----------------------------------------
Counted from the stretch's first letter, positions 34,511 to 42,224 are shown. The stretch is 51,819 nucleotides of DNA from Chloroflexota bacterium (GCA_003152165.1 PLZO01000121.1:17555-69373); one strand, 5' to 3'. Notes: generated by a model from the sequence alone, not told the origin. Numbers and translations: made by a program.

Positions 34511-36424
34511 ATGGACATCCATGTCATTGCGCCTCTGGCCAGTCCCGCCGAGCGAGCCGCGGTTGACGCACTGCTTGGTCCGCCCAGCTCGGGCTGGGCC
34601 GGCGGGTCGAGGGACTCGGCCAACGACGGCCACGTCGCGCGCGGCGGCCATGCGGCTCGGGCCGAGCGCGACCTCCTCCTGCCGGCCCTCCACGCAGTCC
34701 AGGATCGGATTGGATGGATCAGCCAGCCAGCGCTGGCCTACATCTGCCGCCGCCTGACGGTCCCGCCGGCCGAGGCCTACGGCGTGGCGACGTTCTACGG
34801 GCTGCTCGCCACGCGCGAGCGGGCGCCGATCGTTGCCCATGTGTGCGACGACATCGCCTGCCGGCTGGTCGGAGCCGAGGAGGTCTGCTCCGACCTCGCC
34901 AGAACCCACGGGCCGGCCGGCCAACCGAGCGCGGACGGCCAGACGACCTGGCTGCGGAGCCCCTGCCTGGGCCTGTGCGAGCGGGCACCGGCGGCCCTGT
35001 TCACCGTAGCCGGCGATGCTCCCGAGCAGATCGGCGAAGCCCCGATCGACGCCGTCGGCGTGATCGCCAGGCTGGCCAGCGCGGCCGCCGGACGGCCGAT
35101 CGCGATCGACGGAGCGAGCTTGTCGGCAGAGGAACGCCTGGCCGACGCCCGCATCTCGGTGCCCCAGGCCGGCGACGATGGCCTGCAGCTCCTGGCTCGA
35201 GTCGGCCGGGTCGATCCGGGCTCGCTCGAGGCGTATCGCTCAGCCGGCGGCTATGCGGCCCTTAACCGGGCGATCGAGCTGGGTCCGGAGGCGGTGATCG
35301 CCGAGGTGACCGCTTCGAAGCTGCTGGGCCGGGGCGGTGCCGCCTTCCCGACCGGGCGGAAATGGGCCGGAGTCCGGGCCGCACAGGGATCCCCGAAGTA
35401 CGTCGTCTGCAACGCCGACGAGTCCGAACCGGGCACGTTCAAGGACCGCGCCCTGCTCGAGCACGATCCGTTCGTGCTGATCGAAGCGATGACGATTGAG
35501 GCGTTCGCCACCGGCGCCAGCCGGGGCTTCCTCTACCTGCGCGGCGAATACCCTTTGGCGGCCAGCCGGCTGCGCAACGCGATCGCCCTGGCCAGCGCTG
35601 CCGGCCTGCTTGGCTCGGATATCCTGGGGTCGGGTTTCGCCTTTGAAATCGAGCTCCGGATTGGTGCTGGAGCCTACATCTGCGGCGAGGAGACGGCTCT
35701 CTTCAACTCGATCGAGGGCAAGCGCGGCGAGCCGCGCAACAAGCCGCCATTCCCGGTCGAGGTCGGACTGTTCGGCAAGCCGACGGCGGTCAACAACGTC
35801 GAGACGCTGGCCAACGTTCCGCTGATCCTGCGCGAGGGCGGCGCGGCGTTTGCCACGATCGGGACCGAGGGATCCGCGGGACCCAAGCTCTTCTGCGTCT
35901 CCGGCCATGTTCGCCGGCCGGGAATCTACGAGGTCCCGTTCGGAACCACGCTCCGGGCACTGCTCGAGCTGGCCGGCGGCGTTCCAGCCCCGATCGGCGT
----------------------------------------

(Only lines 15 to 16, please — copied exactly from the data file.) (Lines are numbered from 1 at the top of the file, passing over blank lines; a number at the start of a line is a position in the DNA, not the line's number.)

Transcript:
35701 CTTCAACTCGATCGAGGGCAAGCGCGGCGAGCCGCGCAACAAGCCGCCATTCCCGGTCGAGGTCGGACTGTTCGGCAAGCCGACGGCGGTCAACAACGTC
35801 GAGACGCTGGCCAACGTTCCGCTGATCCTGCGCGAGGGCGGCGCGGCGTTTGCCACGATCGGGACCGAGGGATCCGCGGGACCCAAGCTCTTCTGCGTCT